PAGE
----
A Church of Many Colors (and Multiple Cultures)
Though the term multiethnic church is often used today, researchers prefer the term “multicultural,” because culture is a more accurate way to describe people who share similar behaviors, ideas, fashion, literature, music, etc. Christian anthropologist Paul Hiebert defined culture as people who join together because of “shared patterns of behavior, ideas and products.”
- Behaviors are the way we act,
- Ideas are the way we think, and
- Products are the things we create such as fashion, literature, music, etc.
Therefore, people of a culture can tell who is in their group and who is out of their group by the way they talk, the way they think and the way they act.
Ethnicity is a type of culture, often based on biological connections to a geographic area of origin, such as Sri Lankans (from the Democratic Socialist Republic of Sri Lanka), Yemenis (from the Republic of Yemen) or Chinese (from the People’s Republic of China). But the term ethnicity is very imprecise, because there may be dozens of different ethnic groups that hail from the same area of origin (and thus the term ethnicity is not without controversy ). For instance, China has 50+ recognized ethnic groups but they all originate from the same country. While all are Chinese, so too are all 50+ different cultures. Since ethnicity is so imprecise, culture is usually preferred.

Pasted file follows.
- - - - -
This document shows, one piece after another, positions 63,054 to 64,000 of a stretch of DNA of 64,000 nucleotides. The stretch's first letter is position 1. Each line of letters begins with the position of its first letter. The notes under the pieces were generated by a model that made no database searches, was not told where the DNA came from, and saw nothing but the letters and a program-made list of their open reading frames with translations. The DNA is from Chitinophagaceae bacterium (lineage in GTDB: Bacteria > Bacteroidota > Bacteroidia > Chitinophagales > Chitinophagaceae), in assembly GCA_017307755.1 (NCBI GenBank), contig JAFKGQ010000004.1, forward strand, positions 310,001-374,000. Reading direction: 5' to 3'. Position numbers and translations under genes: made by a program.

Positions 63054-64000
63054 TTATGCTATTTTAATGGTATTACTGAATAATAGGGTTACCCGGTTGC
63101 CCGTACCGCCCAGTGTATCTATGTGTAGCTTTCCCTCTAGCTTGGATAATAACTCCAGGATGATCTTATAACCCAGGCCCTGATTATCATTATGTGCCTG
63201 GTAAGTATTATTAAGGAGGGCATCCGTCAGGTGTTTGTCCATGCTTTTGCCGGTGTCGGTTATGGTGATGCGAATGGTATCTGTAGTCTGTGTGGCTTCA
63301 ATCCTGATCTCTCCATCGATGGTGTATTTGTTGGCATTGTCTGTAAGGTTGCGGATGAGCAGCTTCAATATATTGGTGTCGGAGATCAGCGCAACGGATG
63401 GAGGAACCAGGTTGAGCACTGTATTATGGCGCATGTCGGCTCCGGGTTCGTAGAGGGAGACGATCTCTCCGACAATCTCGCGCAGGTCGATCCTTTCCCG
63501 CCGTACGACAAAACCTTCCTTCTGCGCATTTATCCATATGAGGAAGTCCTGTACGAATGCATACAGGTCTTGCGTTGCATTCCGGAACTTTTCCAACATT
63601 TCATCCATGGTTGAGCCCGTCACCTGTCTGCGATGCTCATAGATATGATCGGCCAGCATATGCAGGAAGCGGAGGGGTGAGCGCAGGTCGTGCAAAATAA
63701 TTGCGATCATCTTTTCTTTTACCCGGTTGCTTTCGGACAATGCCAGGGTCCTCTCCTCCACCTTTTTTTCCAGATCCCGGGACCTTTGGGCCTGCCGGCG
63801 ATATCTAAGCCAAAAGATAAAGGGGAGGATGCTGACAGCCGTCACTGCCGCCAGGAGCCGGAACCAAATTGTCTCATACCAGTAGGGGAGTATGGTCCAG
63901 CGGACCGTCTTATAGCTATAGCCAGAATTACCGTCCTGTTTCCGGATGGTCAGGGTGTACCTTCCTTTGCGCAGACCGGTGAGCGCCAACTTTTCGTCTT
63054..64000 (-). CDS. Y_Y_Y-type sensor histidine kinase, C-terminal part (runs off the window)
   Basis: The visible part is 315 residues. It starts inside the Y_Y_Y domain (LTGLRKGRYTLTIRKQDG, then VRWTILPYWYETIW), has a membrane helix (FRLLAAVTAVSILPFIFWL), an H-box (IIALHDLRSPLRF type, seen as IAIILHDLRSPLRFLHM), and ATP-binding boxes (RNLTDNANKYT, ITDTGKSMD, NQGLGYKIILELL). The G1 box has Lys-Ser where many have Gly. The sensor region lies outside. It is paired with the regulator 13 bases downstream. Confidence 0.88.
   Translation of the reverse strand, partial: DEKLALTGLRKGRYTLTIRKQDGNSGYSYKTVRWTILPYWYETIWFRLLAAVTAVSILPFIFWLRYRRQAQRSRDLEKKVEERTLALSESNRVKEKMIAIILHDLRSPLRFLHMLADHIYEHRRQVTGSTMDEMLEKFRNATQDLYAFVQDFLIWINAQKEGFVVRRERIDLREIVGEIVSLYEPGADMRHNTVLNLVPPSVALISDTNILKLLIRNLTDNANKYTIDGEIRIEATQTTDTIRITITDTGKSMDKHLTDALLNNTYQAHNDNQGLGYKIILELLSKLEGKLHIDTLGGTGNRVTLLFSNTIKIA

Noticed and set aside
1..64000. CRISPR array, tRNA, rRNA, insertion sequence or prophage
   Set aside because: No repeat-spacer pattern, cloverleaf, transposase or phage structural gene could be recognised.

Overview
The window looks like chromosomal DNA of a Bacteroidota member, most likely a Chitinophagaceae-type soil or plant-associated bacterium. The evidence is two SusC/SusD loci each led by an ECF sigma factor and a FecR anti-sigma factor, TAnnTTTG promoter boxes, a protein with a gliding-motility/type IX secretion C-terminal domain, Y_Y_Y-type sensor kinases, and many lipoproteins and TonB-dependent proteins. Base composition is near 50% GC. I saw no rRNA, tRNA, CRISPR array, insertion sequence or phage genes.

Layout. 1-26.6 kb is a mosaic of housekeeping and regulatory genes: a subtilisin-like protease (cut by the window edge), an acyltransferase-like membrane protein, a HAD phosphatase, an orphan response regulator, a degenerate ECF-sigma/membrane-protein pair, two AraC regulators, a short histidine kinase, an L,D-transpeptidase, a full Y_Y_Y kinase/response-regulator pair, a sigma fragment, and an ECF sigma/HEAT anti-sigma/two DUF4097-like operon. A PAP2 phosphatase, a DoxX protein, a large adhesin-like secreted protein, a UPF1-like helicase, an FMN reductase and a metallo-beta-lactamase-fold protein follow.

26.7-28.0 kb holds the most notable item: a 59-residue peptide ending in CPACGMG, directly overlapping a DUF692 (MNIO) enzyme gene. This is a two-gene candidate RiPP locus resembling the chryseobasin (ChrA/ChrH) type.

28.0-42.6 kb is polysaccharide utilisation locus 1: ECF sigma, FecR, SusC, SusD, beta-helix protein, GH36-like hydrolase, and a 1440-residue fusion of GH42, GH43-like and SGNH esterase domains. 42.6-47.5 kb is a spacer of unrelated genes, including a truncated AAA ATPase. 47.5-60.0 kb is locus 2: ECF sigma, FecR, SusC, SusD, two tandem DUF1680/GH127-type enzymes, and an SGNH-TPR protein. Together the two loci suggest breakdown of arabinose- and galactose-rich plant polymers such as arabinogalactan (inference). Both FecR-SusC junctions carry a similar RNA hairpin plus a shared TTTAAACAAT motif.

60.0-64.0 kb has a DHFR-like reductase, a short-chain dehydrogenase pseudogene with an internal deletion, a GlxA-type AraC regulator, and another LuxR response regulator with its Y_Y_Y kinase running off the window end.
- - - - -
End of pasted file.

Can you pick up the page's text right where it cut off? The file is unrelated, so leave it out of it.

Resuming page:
Multicultural or Multiethnic Church?
So, what should we call a church that reaches multiple groups of people? And what should we call a neighborhood that has Guatemalan Hispanics, Mexican Hispanics, aging Lutherans and a growing base of young Anglo professional? The accurate answer is a multicultural neighborhood. And, such a mosaic of cultures should give rise to a multicultural church. Below are examples of groups that have been identified as justifiable cultures …